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First, one should decide if they want to pursue peer-review publication or instead publish in a preprint. Preprints will get one’s research out into the world quickly and in a completely accessible format. While preprints can allow poor research to circulate, they are a useful tool for scientists to share work with the world. But it’s not a binary choice: nowadays, many researchers opt for both, putting out a preprint and then pursuing peer-review. In fact, several publishers want to see articles published as preprints first before being accepted for peer review.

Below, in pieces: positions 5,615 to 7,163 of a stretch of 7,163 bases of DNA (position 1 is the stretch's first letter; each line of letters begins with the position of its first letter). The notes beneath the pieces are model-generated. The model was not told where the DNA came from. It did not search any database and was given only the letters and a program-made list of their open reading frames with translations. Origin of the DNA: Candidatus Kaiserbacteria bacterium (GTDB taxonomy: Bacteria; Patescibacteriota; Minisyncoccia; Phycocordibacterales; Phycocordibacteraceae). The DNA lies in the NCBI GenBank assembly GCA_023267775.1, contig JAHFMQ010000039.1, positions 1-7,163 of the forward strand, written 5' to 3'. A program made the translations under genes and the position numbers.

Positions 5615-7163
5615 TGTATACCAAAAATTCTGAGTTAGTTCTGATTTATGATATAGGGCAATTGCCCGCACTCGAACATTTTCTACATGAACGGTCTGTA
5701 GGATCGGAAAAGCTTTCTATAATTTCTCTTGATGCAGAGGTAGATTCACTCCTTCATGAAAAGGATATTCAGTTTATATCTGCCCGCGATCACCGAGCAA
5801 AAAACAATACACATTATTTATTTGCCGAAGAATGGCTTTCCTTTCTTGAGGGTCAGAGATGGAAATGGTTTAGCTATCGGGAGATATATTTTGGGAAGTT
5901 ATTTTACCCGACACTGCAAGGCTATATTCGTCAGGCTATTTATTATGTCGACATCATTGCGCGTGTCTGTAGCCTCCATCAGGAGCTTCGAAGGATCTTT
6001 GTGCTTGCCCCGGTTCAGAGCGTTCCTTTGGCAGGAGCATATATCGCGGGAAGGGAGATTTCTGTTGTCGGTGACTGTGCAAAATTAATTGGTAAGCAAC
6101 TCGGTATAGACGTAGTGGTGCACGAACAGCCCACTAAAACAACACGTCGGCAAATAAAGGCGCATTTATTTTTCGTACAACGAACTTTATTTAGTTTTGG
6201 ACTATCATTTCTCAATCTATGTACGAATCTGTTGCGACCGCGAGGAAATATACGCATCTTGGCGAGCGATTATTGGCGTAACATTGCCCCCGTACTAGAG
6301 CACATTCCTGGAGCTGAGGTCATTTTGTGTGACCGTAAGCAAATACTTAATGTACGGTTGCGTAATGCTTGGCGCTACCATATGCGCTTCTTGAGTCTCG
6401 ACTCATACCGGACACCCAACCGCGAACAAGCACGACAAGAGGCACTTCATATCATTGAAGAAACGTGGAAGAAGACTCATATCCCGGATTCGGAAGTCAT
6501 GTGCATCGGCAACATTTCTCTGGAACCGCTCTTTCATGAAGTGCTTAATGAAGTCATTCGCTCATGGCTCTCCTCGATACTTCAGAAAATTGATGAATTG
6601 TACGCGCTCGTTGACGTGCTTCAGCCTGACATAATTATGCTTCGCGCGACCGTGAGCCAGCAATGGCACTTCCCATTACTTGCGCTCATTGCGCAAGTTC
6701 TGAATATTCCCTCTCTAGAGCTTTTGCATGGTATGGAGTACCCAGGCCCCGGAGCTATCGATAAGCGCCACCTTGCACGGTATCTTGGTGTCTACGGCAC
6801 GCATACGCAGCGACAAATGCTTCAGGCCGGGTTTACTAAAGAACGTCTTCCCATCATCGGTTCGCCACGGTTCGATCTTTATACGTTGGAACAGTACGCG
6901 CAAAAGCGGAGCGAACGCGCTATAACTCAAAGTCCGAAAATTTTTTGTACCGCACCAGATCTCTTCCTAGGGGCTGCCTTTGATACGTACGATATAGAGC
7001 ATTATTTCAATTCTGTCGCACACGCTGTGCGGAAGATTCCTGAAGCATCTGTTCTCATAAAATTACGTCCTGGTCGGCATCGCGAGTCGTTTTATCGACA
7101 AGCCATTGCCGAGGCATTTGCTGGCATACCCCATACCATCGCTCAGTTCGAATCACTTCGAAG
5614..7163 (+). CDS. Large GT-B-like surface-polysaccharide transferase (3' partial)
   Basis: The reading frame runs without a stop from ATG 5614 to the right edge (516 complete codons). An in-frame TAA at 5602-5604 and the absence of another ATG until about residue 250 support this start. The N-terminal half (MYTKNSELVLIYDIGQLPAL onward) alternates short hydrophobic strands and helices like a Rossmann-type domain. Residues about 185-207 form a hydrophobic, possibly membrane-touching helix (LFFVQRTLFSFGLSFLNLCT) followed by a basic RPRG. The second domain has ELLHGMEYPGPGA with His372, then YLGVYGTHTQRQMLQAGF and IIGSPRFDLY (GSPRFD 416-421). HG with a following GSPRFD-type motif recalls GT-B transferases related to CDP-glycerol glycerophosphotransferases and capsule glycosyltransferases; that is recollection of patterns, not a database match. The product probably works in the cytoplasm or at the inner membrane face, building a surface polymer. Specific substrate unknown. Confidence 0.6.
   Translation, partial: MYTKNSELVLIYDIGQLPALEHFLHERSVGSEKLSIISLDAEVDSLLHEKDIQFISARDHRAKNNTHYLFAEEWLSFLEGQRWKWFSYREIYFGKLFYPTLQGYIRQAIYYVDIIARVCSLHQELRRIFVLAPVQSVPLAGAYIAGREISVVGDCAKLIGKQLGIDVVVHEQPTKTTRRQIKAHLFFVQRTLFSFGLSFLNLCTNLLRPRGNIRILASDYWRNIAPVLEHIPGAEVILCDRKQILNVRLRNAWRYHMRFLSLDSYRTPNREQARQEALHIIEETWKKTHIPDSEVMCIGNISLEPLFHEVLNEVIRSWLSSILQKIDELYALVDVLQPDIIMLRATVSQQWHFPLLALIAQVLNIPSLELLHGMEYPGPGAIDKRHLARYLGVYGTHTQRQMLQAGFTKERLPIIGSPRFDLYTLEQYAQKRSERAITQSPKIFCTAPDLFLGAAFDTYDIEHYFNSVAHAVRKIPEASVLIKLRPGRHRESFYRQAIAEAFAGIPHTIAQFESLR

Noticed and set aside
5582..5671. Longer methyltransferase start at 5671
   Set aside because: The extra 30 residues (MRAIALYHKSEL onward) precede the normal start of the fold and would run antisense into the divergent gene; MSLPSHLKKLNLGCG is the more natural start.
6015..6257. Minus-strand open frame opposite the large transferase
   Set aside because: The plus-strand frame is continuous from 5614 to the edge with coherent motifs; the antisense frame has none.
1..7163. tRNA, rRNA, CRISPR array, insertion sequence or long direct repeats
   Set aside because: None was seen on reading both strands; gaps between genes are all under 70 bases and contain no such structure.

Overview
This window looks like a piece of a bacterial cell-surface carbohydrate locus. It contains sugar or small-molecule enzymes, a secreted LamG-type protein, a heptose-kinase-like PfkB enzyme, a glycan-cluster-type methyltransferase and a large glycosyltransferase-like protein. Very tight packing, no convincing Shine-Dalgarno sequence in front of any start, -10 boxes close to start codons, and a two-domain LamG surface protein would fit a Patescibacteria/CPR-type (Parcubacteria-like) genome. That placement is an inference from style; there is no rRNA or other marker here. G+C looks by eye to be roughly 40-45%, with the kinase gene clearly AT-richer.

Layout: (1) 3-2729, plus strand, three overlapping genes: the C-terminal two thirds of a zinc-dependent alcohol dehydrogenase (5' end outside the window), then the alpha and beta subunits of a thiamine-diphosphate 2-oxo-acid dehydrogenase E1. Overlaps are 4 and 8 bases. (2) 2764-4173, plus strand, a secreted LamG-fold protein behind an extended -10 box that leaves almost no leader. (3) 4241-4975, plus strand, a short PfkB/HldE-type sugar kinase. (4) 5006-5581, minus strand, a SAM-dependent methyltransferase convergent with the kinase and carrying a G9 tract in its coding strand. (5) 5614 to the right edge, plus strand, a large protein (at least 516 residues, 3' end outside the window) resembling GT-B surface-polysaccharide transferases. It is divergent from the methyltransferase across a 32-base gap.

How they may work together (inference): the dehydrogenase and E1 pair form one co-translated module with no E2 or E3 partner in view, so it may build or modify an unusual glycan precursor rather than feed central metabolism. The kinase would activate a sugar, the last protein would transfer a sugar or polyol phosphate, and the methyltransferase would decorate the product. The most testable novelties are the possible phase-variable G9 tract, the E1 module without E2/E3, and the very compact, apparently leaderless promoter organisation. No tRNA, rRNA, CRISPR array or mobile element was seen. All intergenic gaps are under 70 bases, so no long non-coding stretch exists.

If/when researchers decide to go with peer review, they must carefully consider their journal choices when submitting. Factors at play include journal reputation from scores like JIF, whether the journal is open access and if so to what degree, and of course, the peer authors and studies present within each publication. Consider your personal goals and the objective of the research when deciding where to submit your completed, pitfall-free research study.

Scientific research is an exhaustive, complicated process. We hope that pointing out these pitfalls will help make your next study go more smoothly.